I had just started this novel, but after the first two minutes I almost deleted it. I have listened to many a novel, but never have I heard a reader gasp for breath as Culp does. It is distracting listening to him grab breaths between sentences. Also, the accents he uses do not always convey the nationality or sex for which he is trying. I will continue listening because a) I bought it already and b) I love the series, but I won't buy another with Mr Culp narrating it.
Less 'bad-guy' ruminations, more actions, and tying up loose threads. Maybe I drifted off where he let us know what happened to the two kids whose dad is in jail? I can't bear to go listen to the last half of the book again to find out if I fell asleep thru some of it. Also, I wonder if his contract says he is getting paid by the word? This book at best would have been a novella for the usual writer.
He needs to go re-read Basilisk station and some of his earlier books to remind himself of how he used to write. I was one of the ones who waited impatiently for his books to come out and always purchased them in hard back. I was one of the fans who helped make him so popular. Now he seems to feel as though he can sit back and rest on his laurels and we, mindless sheep that we are, will continue to buy his repackaged placeholders.
He probably should have just stopped this series when Honor made Admiral. He has lessened her involvement and gotten much more fascinated with all the politics he has conjured up. So, he extends the story arc further and further, but not in a good way. Honor is a ghost of herself even in the books that supposedly center on her.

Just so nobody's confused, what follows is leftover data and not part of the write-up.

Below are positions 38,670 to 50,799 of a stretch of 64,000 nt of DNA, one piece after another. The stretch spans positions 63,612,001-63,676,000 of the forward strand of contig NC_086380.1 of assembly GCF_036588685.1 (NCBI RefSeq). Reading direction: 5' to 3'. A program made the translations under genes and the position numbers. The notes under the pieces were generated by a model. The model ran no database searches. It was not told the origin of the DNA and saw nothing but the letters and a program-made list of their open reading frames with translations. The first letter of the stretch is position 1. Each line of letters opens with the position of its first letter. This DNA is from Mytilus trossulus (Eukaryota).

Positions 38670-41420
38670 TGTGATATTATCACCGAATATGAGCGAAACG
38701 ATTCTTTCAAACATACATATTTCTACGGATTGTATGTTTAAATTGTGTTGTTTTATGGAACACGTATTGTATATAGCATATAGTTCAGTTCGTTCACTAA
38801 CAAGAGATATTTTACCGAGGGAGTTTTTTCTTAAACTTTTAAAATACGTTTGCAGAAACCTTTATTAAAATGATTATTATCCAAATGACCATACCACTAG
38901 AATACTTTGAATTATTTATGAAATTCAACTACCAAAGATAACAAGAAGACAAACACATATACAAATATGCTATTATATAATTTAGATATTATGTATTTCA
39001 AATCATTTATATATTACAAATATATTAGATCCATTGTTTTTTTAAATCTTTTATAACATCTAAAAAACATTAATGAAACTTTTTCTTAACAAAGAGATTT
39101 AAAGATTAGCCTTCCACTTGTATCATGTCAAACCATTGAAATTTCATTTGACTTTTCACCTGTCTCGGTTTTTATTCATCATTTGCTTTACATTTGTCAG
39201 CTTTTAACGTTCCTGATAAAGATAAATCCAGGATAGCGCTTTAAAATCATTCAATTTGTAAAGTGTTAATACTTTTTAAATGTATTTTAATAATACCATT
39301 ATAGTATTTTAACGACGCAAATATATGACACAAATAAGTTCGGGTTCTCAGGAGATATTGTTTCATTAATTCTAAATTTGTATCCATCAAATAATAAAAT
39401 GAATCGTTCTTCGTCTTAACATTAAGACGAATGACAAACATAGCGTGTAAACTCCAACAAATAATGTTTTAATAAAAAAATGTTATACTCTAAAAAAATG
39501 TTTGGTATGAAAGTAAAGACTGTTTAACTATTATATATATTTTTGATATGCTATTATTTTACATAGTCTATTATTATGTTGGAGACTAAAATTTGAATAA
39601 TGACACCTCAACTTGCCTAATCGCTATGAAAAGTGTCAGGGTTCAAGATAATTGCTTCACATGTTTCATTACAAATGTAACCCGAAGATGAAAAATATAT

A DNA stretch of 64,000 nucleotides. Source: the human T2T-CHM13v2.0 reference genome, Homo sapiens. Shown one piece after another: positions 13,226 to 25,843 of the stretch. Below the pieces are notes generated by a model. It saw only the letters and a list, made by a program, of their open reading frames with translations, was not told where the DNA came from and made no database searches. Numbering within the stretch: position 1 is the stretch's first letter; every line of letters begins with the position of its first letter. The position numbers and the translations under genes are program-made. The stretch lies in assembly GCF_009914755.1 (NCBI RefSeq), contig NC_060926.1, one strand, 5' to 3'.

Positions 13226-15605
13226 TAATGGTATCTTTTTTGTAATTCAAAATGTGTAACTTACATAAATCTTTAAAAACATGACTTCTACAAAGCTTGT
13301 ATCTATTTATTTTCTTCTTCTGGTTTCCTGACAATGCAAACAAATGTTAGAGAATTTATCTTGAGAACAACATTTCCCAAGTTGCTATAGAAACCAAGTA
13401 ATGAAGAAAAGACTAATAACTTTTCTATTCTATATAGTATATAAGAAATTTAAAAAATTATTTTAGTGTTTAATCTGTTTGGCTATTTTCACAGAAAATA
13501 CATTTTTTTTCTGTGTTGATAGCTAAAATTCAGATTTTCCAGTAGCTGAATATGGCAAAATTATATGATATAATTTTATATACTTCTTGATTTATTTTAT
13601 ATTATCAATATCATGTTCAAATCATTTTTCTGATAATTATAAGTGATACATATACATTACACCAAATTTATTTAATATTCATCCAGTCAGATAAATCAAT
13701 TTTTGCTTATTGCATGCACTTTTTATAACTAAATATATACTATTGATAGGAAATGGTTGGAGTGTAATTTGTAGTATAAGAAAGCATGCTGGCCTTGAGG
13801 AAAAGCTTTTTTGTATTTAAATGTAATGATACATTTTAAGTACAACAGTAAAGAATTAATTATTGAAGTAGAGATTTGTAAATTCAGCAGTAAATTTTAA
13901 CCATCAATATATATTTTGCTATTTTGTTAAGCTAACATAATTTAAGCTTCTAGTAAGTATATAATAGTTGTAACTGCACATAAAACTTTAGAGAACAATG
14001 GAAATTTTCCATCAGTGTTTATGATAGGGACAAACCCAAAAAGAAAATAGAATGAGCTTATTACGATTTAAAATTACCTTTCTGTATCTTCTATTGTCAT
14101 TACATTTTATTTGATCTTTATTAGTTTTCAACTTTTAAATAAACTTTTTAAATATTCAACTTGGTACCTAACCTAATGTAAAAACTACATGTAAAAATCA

In our day and age, Honor would have been elderly or dead by now and the story could have been picked up with one of the young ones - adding youthful enthusiasm, mistakes and derring-do back in the mix. But with pro-long, Honor keeps on keeping on and what else can he say about her? He had to find something else to write about to keep his sheep buying the books so he turned to politics. But, David, politics should just be a short part of the back story - not the main story. We buy them because we love the humanity, compassion, decisiveness, and actions involved in the conflicts and space battles. It is good to know why they are fighting, but we want less rambling on about the thoughts that this bad guy or that bureaucrat has and more of the actions that make a book exciting.
I always like Honor and Mike.
Most of the bad guy scenes, every other word whenever we are in the mind of a bureaucrat or bad guy.
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